During a visit to Whidbey, we stopped off at Fort Casey to have some lunch. After eating, we walked downtown the hill from the lighthouse towards the main fort area. There was a ground of people flying kits on the grass down there. They clearly were experienced flyers and were flying routines in formation. There were three of them at first and they were very slick. A fourth joined in but I think was less experienced than the others. Even so, they were still doing a good job.
I got a few photos of them as they practiced. However, stills are not so good a way to give the feeling of kite flying so I went with a little video too. A little of the video is below.
The first flight of the 777X took place while I was out of the country which annoyed me quite a bit. Having seen the things sitting around at Everett for ages and even watched the taxi trials, I was in the wrong place when they finally got airborne. However, with an extensive flight test program to come, I knew there would be other opportunities. I did manage to be at Boeing Field for a departure on one of the flights. Conditions weren’t great, though.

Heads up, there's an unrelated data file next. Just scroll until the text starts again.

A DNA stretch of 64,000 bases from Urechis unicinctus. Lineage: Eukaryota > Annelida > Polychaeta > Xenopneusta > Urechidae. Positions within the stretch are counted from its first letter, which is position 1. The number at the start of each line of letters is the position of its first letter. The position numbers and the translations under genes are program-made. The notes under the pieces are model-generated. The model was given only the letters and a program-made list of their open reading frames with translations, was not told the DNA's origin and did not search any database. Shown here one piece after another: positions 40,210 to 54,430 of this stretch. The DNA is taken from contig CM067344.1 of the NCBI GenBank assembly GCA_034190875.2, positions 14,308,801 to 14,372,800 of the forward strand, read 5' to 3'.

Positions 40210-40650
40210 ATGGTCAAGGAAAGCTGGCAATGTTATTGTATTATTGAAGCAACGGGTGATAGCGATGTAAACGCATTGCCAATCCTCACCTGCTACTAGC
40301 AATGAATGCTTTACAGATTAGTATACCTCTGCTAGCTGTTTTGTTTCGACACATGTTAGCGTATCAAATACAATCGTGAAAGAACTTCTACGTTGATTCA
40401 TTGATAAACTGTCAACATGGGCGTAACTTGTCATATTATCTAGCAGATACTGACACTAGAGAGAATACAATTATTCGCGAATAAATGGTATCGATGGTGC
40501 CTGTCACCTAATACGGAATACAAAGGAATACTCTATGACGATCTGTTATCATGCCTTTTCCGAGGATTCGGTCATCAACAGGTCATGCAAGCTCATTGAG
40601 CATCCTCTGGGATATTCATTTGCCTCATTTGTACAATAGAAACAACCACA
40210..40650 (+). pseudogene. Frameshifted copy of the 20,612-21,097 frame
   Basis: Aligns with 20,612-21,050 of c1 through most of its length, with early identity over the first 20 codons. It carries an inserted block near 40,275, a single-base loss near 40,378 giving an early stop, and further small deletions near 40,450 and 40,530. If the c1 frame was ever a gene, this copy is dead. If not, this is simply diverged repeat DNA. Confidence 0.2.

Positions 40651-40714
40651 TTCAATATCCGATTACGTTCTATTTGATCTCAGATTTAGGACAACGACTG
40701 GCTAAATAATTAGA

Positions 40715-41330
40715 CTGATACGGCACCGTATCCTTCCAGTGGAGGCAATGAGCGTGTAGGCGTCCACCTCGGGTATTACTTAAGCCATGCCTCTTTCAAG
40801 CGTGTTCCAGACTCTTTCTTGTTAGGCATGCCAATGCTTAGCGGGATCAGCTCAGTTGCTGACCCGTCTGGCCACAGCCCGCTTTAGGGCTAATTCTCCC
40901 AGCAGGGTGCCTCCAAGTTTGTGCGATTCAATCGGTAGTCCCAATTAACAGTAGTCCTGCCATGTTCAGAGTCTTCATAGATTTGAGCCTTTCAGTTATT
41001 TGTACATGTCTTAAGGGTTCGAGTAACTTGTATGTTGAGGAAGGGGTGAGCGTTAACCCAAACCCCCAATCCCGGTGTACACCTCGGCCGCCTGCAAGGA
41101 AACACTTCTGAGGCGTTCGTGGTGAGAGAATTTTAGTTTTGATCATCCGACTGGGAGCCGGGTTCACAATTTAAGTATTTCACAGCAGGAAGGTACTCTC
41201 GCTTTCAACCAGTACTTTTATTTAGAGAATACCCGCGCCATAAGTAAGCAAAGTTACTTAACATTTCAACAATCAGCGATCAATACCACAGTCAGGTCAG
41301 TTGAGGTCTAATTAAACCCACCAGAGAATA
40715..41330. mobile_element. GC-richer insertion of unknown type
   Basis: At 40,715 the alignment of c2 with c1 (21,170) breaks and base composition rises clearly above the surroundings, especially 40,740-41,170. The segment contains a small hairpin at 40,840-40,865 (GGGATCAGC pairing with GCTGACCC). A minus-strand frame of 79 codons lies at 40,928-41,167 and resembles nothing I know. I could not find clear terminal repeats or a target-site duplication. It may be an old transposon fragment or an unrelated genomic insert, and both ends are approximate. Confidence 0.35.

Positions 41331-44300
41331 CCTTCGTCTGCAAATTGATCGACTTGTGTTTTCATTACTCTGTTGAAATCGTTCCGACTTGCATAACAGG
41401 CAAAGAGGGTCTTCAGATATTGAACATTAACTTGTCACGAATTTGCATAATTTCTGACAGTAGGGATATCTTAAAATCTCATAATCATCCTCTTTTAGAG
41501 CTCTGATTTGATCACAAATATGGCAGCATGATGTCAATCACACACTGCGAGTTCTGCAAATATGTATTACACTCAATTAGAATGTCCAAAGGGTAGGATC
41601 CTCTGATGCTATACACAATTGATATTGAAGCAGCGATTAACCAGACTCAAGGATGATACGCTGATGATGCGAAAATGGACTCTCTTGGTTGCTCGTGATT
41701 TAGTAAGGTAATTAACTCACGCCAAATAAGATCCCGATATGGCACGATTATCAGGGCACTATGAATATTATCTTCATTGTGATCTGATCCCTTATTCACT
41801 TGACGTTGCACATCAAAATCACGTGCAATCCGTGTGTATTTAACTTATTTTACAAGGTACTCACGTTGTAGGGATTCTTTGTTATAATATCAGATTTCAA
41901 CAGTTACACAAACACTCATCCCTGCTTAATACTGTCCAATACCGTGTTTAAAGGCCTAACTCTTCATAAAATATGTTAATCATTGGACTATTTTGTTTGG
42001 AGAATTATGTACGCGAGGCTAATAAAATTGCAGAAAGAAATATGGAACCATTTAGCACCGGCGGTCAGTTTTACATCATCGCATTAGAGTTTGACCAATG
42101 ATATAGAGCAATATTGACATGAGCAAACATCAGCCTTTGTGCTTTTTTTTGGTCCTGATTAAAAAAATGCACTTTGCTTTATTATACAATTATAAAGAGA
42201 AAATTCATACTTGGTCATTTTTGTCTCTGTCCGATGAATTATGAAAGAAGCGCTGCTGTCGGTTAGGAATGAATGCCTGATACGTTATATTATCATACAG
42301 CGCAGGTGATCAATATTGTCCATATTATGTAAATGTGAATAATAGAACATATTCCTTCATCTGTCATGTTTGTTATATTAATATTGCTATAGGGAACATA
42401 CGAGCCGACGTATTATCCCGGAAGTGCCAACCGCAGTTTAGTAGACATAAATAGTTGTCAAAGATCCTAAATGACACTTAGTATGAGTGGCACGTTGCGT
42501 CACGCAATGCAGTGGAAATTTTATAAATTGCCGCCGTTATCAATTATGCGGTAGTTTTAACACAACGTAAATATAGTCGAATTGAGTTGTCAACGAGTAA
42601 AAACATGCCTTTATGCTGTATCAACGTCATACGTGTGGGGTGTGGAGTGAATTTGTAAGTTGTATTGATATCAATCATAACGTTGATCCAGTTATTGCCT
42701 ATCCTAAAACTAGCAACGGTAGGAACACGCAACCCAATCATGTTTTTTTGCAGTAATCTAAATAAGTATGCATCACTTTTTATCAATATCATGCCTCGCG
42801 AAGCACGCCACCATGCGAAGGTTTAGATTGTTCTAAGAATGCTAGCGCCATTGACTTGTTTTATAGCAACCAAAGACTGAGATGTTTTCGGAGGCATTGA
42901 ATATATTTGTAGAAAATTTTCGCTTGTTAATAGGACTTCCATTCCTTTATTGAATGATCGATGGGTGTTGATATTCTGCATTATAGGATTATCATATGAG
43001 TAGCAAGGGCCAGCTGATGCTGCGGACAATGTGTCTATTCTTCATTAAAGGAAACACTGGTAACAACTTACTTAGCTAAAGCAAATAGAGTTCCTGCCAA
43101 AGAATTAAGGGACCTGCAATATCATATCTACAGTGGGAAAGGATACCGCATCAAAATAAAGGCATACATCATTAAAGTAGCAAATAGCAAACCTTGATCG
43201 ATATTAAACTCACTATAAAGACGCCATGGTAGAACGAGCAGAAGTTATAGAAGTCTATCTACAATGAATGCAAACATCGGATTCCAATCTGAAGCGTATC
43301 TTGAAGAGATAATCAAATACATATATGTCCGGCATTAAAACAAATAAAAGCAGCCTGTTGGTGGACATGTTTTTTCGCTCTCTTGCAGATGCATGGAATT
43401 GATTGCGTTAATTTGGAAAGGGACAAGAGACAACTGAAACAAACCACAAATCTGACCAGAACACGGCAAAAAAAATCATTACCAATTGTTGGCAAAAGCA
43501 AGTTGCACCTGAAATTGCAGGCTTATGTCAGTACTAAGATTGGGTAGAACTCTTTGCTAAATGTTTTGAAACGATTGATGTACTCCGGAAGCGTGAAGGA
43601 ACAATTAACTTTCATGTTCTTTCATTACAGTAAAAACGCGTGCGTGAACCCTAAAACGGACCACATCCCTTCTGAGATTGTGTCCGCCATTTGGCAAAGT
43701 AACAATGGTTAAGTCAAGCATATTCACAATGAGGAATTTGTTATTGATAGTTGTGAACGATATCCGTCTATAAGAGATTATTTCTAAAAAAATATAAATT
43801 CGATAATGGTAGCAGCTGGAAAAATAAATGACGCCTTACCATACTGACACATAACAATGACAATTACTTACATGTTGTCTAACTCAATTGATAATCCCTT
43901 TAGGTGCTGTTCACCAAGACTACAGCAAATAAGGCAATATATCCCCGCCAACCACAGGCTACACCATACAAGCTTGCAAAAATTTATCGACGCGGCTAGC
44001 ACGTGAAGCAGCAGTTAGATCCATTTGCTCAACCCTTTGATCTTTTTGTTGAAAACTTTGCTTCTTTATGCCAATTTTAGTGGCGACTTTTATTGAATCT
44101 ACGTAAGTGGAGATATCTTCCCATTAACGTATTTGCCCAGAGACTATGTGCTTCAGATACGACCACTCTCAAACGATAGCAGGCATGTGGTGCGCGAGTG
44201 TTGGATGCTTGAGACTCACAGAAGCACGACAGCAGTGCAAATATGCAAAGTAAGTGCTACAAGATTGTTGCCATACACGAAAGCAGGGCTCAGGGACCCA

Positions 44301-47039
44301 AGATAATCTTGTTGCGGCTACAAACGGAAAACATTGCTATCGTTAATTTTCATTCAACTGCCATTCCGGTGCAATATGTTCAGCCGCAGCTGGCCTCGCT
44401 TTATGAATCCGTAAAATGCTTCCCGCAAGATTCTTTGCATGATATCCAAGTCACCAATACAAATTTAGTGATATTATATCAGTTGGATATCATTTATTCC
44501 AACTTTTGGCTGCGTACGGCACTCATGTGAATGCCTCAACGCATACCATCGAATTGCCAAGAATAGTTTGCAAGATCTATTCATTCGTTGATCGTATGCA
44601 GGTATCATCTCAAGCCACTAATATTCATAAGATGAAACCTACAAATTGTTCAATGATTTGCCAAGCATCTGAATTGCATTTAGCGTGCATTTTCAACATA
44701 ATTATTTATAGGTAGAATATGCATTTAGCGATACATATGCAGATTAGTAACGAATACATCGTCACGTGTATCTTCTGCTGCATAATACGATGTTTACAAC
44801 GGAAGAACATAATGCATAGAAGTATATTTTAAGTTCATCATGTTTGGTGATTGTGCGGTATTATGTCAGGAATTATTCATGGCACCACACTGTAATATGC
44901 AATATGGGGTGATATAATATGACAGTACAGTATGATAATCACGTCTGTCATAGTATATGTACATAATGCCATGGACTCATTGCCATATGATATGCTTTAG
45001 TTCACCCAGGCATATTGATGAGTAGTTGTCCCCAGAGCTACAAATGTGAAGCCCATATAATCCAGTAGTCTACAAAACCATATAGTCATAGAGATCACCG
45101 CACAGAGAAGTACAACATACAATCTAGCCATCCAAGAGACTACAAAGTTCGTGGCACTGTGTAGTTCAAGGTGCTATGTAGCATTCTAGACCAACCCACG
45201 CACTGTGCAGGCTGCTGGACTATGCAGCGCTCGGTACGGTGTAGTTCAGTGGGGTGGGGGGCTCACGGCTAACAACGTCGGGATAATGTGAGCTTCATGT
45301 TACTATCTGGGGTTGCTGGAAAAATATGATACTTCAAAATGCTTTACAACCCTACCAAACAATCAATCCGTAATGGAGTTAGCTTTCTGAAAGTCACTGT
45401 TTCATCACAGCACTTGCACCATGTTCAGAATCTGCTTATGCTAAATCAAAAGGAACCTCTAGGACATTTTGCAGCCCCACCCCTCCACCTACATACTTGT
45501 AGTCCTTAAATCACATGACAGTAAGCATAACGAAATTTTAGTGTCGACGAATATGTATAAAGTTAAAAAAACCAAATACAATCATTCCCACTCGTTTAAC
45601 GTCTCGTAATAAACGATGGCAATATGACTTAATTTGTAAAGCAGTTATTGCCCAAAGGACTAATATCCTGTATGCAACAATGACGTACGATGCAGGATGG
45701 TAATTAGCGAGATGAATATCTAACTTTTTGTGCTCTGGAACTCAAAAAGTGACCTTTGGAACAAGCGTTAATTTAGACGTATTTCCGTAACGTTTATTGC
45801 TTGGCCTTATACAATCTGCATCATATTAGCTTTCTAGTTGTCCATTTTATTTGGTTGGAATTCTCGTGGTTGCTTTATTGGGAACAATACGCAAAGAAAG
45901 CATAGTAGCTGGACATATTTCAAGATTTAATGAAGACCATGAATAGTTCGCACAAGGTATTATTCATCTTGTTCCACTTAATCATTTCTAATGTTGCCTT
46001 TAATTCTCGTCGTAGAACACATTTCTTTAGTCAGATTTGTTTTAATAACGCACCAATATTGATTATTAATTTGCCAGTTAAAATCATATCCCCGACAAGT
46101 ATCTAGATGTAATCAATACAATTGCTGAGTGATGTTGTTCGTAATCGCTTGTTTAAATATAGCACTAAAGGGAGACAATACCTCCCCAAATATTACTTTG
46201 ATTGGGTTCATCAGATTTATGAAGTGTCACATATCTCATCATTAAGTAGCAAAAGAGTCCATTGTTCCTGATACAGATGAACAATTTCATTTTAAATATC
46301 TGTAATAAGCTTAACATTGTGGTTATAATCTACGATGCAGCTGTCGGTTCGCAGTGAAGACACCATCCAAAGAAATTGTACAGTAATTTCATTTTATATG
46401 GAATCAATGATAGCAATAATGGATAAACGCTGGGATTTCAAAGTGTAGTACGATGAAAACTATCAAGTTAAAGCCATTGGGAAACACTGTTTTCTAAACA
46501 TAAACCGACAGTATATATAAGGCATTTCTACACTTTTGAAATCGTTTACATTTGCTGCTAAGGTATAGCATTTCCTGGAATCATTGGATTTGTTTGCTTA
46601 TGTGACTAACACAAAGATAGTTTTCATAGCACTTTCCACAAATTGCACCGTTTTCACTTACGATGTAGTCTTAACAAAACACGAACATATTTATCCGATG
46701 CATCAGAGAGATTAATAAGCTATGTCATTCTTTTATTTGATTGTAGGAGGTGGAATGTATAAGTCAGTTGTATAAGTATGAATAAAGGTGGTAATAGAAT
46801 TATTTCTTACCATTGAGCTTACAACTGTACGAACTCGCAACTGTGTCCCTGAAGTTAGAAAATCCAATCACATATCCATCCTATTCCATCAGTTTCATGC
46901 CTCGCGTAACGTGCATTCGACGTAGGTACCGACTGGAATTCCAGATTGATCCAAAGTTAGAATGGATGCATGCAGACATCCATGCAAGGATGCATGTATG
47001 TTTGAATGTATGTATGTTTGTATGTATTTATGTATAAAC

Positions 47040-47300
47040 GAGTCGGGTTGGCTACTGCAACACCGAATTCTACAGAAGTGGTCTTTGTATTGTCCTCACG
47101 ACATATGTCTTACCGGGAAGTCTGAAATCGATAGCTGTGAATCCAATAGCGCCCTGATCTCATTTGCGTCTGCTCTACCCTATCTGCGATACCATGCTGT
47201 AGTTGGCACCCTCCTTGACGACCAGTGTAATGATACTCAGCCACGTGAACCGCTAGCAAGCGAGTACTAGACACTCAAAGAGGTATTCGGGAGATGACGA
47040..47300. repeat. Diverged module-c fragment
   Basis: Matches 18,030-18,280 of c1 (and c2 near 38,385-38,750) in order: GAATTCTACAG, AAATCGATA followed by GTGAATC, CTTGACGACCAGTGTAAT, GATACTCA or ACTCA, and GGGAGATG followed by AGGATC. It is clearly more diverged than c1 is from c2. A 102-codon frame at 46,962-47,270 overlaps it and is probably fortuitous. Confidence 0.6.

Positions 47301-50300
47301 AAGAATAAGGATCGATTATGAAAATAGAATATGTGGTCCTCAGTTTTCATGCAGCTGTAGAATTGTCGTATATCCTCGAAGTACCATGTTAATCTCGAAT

With the viewing area closed while Boeing parks 737s wherever it can find a space, I was a long way from the rotation point. It was in the rain as it rolled and, while it stayed below the clouds until well past me, things were not ideal. Still, I had seen it fly.
On another occasion I was able to be there when it returned. This had also been a day with some pretty crummy conditions but this time I was seeing the weather starting to improve as the day wore on. A little bit of a wait while they flew test activities over Central Washington was not such a bad thing. Indeed, as they turned for home, the sun was coming out. However, the wind was not abating!